“The people’s team” became a pole for — not resistance, exactly. But something a little bit alienated. A little bit defiant. Sport might not be your thing, but you have to appreciate any team that can embarrass the national torturer-in-chief. You have to appreciate the opportunity to hiss the secret police under cover of innocent fandom.
Unfortunately, Spartak’s Komsomol patron Kosarev fell. There’s an apocryphal sory that Kosarev’s fate was football-related; surely the rivalry did him no favors when his life was hanging in the balance.
But it was actually just the routine infighting that did Soviet bureaucrats in throughout the late 1930s. His power eroded; a Komsomol official whom Kosarev had previously booted went over his head to Stalin himself, and Uncle Joe’s apparatchiks brought him down at a November 1938 Komsomol plenum with accusations of favoritism and alcoholism. (Stalin popped in briefly to see if “maybe this is a system and not a mistake?”)
Kosarev spent November 19-22 desperately fending off accusations at the rostrum, was removed from his post by the end of the session, and resided in a Lubyanka dungeon before the month was out. And you thought your committee meetings were awful.§
Kosarev got the bullet. Spartak lived on.
So did Starostin, who was not executed but sent to the Gulag. In 1948, Stalin’s son Vasily extracted Starostin to use as a coach for the Soviet Air Force’s football team, leading to a bizarre saga as a, well, human football between Vasily and Beria. (Beria’s security services kept trying to arrest Starostin, leaving the coach shuttled from city to city as the political winds shifted — and sometimes even bunking with his young protector and the revolver Vasily kept under his pillow. All for football!)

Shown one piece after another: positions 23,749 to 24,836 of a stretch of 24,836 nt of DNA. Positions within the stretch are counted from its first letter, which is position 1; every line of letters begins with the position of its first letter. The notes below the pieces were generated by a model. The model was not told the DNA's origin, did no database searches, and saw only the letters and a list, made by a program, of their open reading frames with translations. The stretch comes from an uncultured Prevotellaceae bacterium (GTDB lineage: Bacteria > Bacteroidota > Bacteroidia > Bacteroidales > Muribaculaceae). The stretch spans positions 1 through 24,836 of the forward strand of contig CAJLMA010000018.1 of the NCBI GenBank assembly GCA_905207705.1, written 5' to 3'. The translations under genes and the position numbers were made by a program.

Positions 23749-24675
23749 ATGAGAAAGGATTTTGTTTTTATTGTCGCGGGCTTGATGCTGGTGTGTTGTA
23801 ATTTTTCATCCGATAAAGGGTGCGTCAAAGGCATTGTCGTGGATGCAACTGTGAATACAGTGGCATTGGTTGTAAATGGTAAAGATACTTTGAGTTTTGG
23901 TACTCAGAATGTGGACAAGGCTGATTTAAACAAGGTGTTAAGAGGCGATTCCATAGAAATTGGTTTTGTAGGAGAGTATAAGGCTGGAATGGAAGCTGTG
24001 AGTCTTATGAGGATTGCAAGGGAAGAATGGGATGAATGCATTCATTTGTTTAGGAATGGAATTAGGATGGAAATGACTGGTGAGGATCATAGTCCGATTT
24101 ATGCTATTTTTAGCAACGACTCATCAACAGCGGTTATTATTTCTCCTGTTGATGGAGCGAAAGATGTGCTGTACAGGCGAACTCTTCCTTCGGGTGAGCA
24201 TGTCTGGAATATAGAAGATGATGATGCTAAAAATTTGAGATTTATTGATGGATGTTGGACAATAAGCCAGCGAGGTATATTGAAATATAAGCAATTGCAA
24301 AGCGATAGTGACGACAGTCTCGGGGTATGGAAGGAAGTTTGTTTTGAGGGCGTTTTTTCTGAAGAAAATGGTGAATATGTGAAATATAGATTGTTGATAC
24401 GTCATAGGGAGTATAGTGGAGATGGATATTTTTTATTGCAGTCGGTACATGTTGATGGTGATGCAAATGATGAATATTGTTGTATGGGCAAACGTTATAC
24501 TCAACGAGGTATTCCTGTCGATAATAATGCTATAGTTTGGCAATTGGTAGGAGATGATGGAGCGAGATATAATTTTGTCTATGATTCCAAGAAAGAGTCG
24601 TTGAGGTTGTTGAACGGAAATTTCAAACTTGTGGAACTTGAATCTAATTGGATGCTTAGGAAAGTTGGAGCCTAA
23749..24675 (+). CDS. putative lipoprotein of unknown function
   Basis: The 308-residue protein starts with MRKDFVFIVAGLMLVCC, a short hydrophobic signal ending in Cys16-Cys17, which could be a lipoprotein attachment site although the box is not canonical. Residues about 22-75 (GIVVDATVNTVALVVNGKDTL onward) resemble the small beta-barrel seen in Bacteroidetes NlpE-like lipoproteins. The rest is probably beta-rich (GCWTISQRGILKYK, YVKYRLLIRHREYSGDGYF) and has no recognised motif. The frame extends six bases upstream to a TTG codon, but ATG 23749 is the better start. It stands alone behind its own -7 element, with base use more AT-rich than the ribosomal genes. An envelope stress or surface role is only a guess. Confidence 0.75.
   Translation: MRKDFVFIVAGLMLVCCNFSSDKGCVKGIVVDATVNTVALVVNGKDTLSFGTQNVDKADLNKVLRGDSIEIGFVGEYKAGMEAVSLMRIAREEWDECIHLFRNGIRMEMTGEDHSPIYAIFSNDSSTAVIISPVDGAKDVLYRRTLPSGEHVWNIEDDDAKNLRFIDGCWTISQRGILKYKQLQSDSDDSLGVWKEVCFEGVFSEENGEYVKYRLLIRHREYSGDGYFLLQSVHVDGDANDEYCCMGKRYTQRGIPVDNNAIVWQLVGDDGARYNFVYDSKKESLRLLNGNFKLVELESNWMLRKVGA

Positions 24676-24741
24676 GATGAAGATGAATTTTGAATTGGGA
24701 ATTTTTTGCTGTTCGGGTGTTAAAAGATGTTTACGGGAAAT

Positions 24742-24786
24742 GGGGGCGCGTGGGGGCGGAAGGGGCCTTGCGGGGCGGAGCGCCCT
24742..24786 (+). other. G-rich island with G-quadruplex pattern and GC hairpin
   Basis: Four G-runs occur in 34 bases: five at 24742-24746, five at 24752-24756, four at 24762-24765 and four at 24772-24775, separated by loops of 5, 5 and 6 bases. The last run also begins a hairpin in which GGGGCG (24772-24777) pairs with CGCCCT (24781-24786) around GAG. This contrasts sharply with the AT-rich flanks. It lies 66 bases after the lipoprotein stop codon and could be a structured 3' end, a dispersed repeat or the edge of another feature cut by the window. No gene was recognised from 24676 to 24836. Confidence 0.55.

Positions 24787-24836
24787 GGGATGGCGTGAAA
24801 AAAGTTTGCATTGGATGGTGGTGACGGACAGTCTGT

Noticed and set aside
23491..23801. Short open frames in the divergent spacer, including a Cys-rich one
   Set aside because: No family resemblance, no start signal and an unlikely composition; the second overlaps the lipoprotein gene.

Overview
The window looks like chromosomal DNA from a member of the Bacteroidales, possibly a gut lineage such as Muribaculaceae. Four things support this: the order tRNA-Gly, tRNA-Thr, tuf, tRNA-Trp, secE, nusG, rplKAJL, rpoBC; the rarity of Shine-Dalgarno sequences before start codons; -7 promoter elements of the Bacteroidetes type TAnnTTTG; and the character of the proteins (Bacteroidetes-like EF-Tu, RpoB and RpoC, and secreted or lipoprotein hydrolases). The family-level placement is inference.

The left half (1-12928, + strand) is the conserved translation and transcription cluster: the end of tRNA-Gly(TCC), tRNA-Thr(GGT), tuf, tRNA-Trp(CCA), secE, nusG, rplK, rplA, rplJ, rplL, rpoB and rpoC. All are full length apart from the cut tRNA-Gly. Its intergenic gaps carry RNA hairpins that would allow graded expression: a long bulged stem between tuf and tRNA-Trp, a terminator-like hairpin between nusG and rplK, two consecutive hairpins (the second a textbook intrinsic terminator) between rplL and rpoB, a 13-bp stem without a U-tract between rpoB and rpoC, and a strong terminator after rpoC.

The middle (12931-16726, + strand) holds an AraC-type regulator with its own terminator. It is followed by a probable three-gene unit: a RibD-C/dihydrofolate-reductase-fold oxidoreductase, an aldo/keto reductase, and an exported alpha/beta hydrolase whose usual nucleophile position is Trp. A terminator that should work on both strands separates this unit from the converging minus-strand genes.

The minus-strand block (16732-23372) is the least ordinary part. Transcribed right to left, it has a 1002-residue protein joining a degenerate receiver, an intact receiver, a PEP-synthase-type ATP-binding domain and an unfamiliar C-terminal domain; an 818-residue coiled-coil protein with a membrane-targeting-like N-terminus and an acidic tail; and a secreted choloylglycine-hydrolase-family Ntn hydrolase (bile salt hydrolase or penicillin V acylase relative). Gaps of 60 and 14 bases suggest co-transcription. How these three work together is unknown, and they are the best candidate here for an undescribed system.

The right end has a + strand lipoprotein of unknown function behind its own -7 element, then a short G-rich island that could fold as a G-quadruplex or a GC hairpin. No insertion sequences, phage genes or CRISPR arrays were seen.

Kosarev was rehabilitated shortly after Stalin died. Khrushchev mentioned him by name in his “secret speech” denouncing the previous years’ terror.
And since Stalin’s death precipitated Beria’s own execution, Starostin was rehabilitated as well. “It was like the sun rising in the Far North after the long Polar night,” Starostin remembered of 1953.
The exiled football legend returned to coach and manage Spartak Moscow — from 1955 until 1992, when he retired at age 90. Nikolai Starostin was associated with the club he helped create in 1922 almost as long as the Soviet Union was associated with Russia: 70 years … minus those lost to the Arctic labor camps.
“Camp bosses, arbiters of the life and death of thousands upon thousands of human beings, personifications of the GULAG brutalities and horrors, were so benevolent to anything concerning soccer,” said Starostin in his memoirs of the starstruck commandants who treated their special prisoner with kid gloves and invariably recruited Starostin to coach local clubs. (Dynamo clubs, ironically.) “Their unbridled power over human lives was nothing compared to the power of soccer over them.”
“The soccer ball was always out of Beria’s reach.”
* “The Strange Story of Nikolai Starostin, Football and Lavrentii Beria,” Europe-Asia Studies, Vol. 46, No. 4 (1994). Riordan, a Briton, played for Spartak in the 1960s. (He wote an autobiography about it.)
** Nikolai was the oldest of four Kosarev brothers, all four of whom played for Spartak. All four were also arrested and tortured in 1942. Nikolai was the only one of them to remain involved in football after his release.
† Spartak was a change from the previous name, Red Presnya — an equally revolutionary nomenclature.
‡ In the 1930s, the Red Army team was known as CDKA. The reason its name changed was because a CDKA-based national team lost to Tito’s Yugoslavia in the 1952 World Cup, and Stalin in a huff ordered the CDKA club dissolved.
§ Information on Kosarev’s fall and the November 1938 Komsomol plenum from Seth Bernstein’s 2011 University of Toronto graduate paper “‘Lifestyle Cannot Be Separate from Politics': Degeneracy and Promotion in the Purge of the Soviet Komsomol Leadership, 1934-1938″. This paper no longer appears to be available online.
Also on this date
- 1513: Pietro Boscoli and Agostino Capponi, but not Niccolo Machiavelli
- 1828: Antoine Berthet, Stendhal inspiration
- 1906: Johann Otto Hoch, bluebeard
- 1629: John Dean, boy arsonist
- 1942: Boris Vilde, linguist
- 1885: Not John "Babbacombe" Lee, the man they could not hang
- 1838: Andrea Rondola but not Peppino